I am pleased to have my installation, Duende, included in this survey exhibition of contemporary sculptors. The work is on view at the Point Loma Nazarene University Keller Art Gallery through September 30, 2016.
I took the theme of Eyes literally for the exhibition, Through the Eyes of an Artist, on view at The Studio Door Gallery until June 29th, 2016. As it happens, my most recent sculpture and painting feature an abundance of oddly placed human eyes. The human eye, in absence of the face and body, appears throughout art history in a variety movements and traditions. Here are a few.
The eye is ubiquitous in Surrealism, an art movement of the 20th century that concerns itself with depicting dream states, desire, nightmares, and the bizarre world of the human imagination and subconscious. False Mirror (1928),above, one of the most famous paintings by Rene Magritte, seems to imply that human vision is limited, a mirror of our subconscious and a symbol of selective and subjective personal view. The eye in this painting has multiple functions, looking, looked at, looked through.
Contemporary Lowbrow or Pop-Surrealist painter Mark Ryden’s The Apology (2006) features a human eye in the center of a cut tree trunk. With themes borrowed from surrealism and painted in old masters style, Ryden’s paintings both defy and define the categorization of lowbrow art.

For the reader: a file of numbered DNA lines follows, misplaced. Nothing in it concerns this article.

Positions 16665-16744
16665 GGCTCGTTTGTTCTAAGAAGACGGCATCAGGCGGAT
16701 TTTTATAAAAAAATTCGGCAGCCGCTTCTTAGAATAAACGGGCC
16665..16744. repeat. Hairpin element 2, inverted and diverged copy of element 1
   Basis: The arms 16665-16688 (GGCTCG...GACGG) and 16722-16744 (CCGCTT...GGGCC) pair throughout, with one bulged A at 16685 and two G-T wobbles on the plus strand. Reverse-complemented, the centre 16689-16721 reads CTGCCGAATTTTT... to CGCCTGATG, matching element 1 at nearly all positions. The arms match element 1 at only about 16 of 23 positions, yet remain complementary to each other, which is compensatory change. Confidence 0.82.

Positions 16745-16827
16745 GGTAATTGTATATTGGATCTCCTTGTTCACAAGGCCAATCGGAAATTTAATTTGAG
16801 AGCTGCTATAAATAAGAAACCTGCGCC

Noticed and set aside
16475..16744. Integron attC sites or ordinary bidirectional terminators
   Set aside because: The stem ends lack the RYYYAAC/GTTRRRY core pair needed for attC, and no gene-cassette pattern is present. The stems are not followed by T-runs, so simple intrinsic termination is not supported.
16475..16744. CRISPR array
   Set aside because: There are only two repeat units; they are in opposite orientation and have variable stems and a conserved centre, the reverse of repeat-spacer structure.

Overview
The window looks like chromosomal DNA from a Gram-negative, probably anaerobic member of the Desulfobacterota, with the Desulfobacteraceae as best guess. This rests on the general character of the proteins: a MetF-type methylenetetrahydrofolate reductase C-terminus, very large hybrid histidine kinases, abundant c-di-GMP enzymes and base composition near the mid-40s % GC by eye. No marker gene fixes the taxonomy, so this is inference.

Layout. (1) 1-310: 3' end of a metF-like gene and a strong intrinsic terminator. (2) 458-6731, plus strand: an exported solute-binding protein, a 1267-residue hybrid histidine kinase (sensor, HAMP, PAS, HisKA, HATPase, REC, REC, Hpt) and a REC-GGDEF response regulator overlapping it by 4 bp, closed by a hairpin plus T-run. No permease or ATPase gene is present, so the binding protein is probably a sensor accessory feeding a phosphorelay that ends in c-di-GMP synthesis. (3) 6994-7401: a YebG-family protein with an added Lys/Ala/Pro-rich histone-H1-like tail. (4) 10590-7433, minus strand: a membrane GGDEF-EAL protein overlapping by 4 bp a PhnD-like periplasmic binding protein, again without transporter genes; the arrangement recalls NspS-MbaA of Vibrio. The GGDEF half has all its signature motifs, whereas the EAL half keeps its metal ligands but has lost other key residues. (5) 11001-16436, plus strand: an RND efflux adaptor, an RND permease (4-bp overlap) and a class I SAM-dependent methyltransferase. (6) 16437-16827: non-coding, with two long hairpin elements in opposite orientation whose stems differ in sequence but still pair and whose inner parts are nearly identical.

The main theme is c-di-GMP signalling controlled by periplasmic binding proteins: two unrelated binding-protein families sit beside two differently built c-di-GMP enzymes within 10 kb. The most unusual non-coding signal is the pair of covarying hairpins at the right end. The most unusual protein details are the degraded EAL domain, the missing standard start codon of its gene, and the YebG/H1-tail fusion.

Eye imagery proliferates in the work of contemporary international art star Tony Oursler. Here in Obscura, a multimedia installation 2014, video of human eyes are projected onto sculptural orbs suspended in the darkened gallery. Eerily subverting the art experience of looking at art in a gallery, Oursler’s installation is looking at you.
Join Art Produce for a 2-month celebration of the past 15 years of exhibits and the launch of new cultural activities and engagement opportunities for the neighborhood of North Park in San Diego, CA. Looking Back/Forward is a retrospective group exhibition of 25 artists who have previously had solo exhibits at Art Produce. This rotating exhibit will include site-specifici nstallations, and performance based/participatory interactive pieces in the Art Produce Gallery, the Community Room and the Art Produce Garden. Additional weekend activities in May and June include all ages art workshops, artist talks/salons, pop-up dinners, social dance in the beer garden, and the community wide North Park Festival of Arts on Saturday, May21 st 10am-10pm.
The Exhibition is open to the public from May 14th through July 3, 2016
Opening Reception: Saturday, June 11 th 6-9pm